Published on March 19, 2014
Steve Dodd, GRI Simulations Inc.’s vice-president of operations and business development, is shown with colleague Niveditha Viswanathan. GRI Simulations has simulators in China, Russia, the U.S., Brazil, Canada, England, Norway, Belgium, France, Africa, Singapore — “a lot of places I haven’t been,” quips Dodd. — Photo by Keith Gosse/The Telegram
Published on March 19, 2014
Niveditha Viswanathan of GRI Simulations works on one of the company’s workstations. — Photo by Keith Gosse/The Telegram
Local company’s technology goes global
Mount Pearl technology company GRI Simulations Inc. decided in the late 1990s to shift its focus from surveying and seabed mapping technology to training simulators for remotely-operated vehicles (ROVs) based on a perceived need for such services.
As a means of having a technology company with its roots in the mid-1980s survive into the new millennium and beyond, it was a smart move.
In less than 10 years, GRI managed to get its simulators into the hands of the Canadian Navy, and oil and gas companies with operations in the Gulf of Mexico and North Sea.
Over the last eight years, the company has more than doubled its workforce from 10 to 24 employees. The number of countries where GRI ROV simulators are in use is expanding.
“We’ve got simulators in China, Russia, the U.S., Brazil, Canada of course, England, Norway, Belgium, France, Africa, Singapore — it’s a lot of places I haven’t been,” laughs Steve Dodd, the company’s vice-president of operations and business development.
It all started with Oceaneering, a global company that provides engineering services and products to the oil and gas industry. With ROV operations of its own and pilots to train, Oceaneering was GRI’s first customer.
“They were the biggest company of that type at that time — a global company,” said Dodd.
Schools that offered ROV pilot training programs were also among GRI’s earliest customers, and work soon followed with the Canadian military, and offshore oil and gas projects. Having so many early adopters ultimately improved GRI’s product.
“The more closely you work with companies, the better understanding you get of what their requirements are,” said Dodd. “So we were able to build a better product.”
Thanks to the company’s experience with surveying and subsea mapping, GRI was well acquainted with sonar technology. That resulted in a competitive advantage for the company that continues to exist, according to Dodd.
“When we came out, we had a very nice sonar. None of our competitors still have a sonar that’s really what I would consider suitable for training and using in mission planning or training applications.”
In 1998, it took seven computers to share the processing work necessary to operate an ROV simulator built by GRI.
Today, that work can be handled by a laptop computer. With advances in technology, GRI’s product can now do much more than provide a basic ROV simulation. It can offer training for unique missions involving a slew of environmental variables.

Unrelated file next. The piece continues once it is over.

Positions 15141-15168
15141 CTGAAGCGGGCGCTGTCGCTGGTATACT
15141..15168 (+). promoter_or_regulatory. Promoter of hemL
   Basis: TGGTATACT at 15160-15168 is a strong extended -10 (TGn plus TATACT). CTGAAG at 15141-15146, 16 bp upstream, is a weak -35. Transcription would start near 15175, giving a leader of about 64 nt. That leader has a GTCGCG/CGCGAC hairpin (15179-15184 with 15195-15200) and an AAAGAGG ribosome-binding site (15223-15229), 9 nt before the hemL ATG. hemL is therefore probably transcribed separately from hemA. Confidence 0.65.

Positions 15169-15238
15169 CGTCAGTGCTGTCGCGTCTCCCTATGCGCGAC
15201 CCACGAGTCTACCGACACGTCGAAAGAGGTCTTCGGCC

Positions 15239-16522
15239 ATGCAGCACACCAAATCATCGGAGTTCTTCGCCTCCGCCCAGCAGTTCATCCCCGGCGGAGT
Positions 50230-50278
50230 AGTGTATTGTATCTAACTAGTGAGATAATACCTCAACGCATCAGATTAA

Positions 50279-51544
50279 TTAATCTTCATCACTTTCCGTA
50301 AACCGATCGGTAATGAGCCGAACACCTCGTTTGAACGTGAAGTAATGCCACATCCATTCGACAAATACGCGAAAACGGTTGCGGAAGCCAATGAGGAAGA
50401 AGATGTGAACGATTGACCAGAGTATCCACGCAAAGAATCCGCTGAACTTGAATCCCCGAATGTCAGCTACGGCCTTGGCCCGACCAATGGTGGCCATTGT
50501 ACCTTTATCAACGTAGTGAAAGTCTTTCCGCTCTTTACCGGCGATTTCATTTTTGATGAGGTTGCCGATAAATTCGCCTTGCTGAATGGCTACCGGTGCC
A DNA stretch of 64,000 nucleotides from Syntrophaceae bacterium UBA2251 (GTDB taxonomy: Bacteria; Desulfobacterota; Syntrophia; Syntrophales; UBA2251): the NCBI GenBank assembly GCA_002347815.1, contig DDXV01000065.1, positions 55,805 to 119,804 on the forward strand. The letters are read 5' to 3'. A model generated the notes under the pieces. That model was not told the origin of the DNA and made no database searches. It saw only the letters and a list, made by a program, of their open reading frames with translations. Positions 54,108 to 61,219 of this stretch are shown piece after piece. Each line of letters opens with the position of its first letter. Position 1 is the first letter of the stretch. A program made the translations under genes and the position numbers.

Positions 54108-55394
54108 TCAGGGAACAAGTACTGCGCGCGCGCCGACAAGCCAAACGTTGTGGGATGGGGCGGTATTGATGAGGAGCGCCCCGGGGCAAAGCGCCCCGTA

“That ushered in the age of what was known as mission planning rehearsal as opposed to just pilot training, and that grew for a number of years and more companies got involved,” explains Dodd. “It started with the training, and then added the mission planning and rehearsal that (companies we served) could offer to their customers, who would tend to be oil companies at that point.”
As ROV operations companies became more interested in what GRI had to offer, so did ROV manufacturers.
“As the product developed, now a lot of what we do goes directly to oil companies, and for their engineering requirements for designing oilfields and keeping track of what’s happening in their project and what their project looks like, what the problems they’ve experienced are and what the challenges ongoing are. They can be used by the people who are solving the challenges and the problems to assist them in getting to the best solutions.
“In general, a simulator is able to provide substantially more challenging environments ... that a new pilot wouldn’t really get to see. So they get to work in the simulator under very difficult circumstances. You’ll always want to have your catastrophes and disasters in the simulator rather than in real life. Sometimes it’s a life-and-death thing.”
By training to handle tough situations, a simulator will ideally leave an ROV pilot better equipped to respond to such events. Doing the job right for one mission also opens doors to further business opportunities for GRI, as Dodd puts it.
“Creating the missions in the way those companies need them, gradually the number of customers you have and the projects you do for them grows over time if they’re finding it successful,” he said.
GRI’s work for big companies has proven useful when it comes to breaking into new markets. As Dodd explains, people within a company who have worked with GRI in the past often move to other international offices to help with other operations.
“Sometimes it’s people we’ve worked with on projects in Houston, and now they turn up in the Persian Gulf — it could be anywhere — and on any given day we could be speaking with someone in Brazil, China, Houston, Norway, England, Indonesia or something. To sit down and think about it, things have certainly changed over the years.”